Speed without Injury

Posted by Katherine Dreyer on Thu Apr 26th, 2007, No comments (be the first!)

Most runners that I talk to would like to run faster. I don't blame them. It's fun to run fast. To some it's a burning desire…to others it simply falls somewhere on their general wish list. But in order to get faster, we have traditionally been told by running experts that we need to train hard to build stronger muscles, improve our cardiovascular fitness and increase our aerobic capacity. Believe me, if I got up in the morning to go for a run and had these thoughts rolling around in my head, I'd go back to bed. Why would I want to put myself through quad-busting hill repeats and endless long miles to get faster. That doesn't sound like fun to me.

How can I learn to run faster and enjoy it at the same time? …by learning how to run more efficiently, and by doing everything in my power to let the pull of gravity do most of the work so that my legs don't have to. I want to run faster because my technique allows me to, not because I have stronger legs than the guy running next to me.

Many people who begin practicing the Chi Running method experience a natural increase in their speed right away and are shocked because running faster feels easier now than it did before.

Running faster comes up often as a question in our workshops and forums. "I want to achieve a personal best time at my next marathon." or "I want to qualify for Boston; how can I get faster?" Even runners without high aspirations want to see some continual improvement; we want to move past the inevitable plateaus in our development and see incremental gains. Speed is a measure of improvement that almost everyone can relate to, but we all know that as we try to get faster we run the risk of overworking our legs and getting injured instead.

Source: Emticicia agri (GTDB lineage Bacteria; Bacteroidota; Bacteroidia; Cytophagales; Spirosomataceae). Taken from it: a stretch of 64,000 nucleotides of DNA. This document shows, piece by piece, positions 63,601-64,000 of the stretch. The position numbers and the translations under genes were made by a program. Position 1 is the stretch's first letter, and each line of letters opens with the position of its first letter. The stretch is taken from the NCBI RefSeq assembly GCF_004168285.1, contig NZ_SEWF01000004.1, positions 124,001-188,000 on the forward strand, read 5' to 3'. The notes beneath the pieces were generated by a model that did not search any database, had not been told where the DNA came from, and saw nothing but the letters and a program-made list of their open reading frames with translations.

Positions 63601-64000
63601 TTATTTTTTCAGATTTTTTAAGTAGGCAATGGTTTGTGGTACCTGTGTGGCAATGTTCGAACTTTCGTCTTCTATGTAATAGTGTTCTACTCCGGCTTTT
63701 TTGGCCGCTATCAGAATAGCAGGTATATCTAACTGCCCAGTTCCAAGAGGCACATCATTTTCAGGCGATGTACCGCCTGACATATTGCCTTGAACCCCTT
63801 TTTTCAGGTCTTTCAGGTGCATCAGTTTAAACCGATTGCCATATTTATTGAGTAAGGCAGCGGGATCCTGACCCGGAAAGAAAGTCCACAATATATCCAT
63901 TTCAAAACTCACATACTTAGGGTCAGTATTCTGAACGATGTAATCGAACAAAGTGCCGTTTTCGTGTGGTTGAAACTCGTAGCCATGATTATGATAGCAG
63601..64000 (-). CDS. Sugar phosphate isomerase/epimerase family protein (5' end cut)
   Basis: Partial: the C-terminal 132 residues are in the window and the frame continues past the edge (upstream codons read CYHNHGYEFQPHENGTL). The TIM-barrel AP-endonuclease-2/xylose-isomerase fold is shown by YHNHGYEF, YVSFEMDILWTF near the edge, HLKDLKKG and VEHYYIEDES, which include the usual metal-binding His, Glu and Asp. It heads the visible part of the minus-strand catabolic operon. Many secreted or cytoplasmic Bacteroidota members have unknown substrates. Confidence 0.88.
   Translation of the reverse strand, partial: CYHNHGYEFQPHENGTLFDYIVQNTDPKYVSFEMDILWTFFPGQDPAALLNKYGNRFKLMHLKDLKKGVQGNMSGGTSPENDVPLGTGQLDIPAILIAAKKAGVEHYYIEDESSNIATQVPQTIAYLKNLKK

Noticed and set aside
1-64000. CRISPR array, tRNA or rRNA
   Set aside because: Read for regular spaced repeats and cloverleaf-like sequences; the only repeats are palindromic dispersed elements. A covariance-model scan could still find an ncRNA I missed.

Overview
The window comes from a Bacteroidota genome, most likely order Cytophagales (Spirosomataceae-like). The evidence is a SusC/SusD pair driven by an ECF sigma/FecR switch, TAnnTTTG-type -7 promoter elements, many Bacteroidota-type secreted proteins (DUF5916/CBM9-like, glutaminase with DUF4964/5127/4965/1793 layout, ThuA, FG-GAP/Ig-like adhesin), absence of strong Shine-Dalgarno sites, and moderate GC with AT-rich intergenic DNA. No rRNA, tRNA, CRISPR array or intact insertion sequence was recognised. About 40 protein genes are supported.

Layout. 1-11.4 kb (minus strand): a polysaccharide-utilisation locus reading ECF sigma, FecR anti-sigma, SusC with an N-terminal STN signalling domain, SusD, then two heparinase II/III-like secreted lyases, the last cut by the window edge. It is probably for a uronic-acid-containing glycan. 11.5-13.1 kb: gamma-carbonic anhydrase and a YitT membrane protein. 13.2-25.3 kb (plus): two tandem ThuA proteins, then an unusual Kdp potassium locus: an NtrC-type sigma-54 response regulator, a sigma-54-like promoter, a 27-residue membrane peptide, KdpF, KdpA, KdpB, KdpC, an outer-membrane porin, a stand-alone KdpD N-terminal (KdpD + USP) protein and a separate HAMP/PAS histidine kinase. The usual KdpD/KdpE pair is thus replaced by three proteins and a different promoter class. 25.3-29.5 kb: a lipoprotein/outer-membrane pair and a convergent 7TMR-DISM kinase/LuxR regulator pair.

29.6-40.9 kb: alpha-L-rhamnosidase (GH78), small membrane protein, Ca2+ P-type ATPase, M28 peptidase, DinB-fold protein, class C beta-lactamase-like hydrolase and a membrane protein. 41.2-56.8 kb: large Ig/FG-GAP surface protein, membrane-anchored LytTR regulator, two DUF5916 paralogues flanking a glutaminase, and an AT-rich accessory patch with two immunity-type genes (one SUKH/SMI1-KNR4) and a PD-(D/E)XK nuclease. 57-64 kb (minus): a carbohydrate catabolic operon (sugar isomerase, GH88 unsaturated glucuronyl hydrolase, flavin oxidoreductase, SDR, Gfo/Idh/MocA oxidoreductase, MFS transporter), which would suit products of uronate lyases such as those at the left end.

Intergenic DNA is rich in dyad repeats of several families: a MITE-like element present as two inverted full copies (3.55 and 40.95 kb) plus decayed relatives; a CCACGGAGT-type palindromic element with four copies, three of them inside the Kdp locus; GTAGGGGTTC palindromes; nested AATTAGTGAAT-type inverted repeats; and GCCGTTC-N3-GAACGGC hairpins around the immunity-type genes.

In Chi Running classes we de-emphasize speed as a goal. We believe that true mastery lies in the ability to set up the conditions for speed. That means leaning and relaxing more which means letting gravity do more of the work by holding your alignment even better while increasing the level of relaxation in your hips, legs, shoulders and arms. If you want to run faster, you need to get good at cooperating with the pull of gravity. In the ChiRunning method, success is measured in your ability to offer less and less resistance to the force pulling you forward.

 

Technique First ... Then Distance ... Then Speed

The first and most important element of a well-thought-out running program is technique. Technique is the foundation of your Chi Running program and is not only a means to attain speed, it is also an end unto itself. To run effortlessly with good running technique, whether fast, slow or in between is a goal we all share. As you apply your  focuses (posture, lean, mid-foot strike, cadence and stride length, etc.) over gradually increasing periods of time, you will develop greater core engagement while becoming looser and more relaxed. These components will allow you to run greater distances. As you become able to hold your running technique together for longer periods of time over greater distances, you will develop increased speed at a lower exertion rate as a by product of combining biomechanically efficient form with a gradually increasing distance base.